November 22, 2014

Adjectives: Predicate Adjective

This is a special type of adjective that follows a linking verb and modifies (directly refers to) the subject of the sentence.

[In the following examples, the predicate adjective is bold and the subject/noun is underlined.]

People are interested in this game.

  • ARE is a linking verb connecting the subject PEOPLE with its descriptor of equal weight INTERESTED.
  • Note: The descriptor is an adjective; therefore, it is a predicate adjective. A noun would be a predicate nominative.

Watching the championship was fun.

  • WAS is a linking verb connecting the subject WATCHING with its descriptor of equal weight FUN.
  • Note: WATCHING is the form of a verb used as a noun—a gerund.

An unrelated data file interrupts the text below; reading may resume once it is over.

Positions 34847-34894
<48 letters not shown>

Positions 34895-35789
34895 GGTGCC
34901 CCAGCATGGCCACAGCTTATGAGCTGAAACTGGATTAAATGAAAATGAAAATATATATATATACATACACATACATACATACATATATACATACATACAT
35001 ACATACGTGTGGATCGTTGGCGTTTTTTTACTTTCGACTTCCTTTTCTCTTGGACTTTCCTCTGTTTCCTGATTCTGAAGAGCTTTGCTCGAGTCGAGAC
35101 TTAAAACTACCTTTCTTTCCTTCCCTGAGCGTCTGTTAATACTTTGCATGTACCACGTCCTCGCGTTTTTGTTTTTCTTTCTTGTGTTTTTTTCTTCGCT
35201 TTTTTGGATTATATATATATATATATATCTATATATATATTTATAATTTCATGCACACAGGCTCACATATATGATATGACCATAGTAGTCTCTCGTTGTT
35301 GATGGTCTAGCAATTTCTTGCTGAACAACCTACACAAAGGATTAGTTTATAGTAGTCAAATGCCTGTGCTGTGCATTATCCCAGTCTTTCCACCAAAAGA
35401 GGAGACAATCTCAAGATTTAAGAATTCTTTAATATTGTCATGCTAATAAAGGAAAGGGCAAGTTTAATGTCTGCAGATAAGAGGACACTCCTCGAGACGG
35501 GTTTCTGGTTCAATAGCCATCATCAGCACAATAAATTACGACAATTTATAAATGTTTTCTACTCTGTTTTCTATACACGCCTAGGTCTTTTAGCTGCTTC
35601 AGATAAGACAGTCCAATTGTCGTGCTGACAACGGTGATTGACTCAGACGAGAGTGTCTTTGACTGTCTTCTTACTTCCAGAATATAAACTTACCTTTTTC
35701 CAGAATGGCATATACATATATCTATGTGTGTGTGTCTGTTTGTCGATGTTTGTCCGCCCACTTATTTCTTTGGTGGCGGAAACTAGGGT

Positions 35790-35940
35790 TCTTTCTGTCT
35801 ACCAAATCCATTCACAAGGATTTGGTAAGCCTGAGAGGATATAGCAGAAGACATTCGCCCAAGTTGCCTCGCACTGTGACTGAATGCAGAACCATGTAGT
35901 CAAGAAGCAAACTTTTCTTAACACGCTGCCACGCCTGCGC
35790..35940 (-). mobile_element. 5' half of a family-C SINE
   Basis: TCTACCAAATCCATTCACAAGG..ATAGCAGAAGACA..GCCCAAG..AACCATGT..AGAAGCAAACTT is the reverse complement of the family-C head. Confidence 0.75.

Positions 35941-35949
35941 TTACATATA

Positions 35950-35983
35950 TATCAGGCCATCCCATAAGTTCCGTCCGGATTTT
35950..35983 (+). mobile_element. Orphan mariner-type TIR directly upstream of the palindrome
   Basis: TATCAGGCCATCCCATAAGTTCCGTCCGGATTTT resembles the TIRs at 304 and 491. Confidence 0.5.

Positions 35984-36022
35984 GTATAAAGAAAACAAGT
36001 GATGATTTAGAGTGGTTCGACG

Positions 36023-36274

Don argues that cheering for a team can be nerve-wracking, too.

  • CAN BE is a linking verb connecting the subject CHEERING with its descriptor of equal weight NERVE-WRACKING.
  • Note: CHEERING is the form of a verb used as a noun—a gerund.

If you‘renot careful, the whole group is going to judge you on what you do on this day.

  • ARE in the contraction YOU’RE is a linking verb connecting the subject YOU with its descriptor of equal weight CAREFUL.

The two teams look very similar in the tempo that they play.

  • LOOK is a linking verb connecting the subject TEAMS with its descriptor of equal weight SIMILAR.
  • Note: TO BE is not the only linking verb.

Stan does not seem scared of them.

  • DOES SEEM is a linking verb connecting the subject STAN with its descriptor of equal weight SCARED.

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Comments

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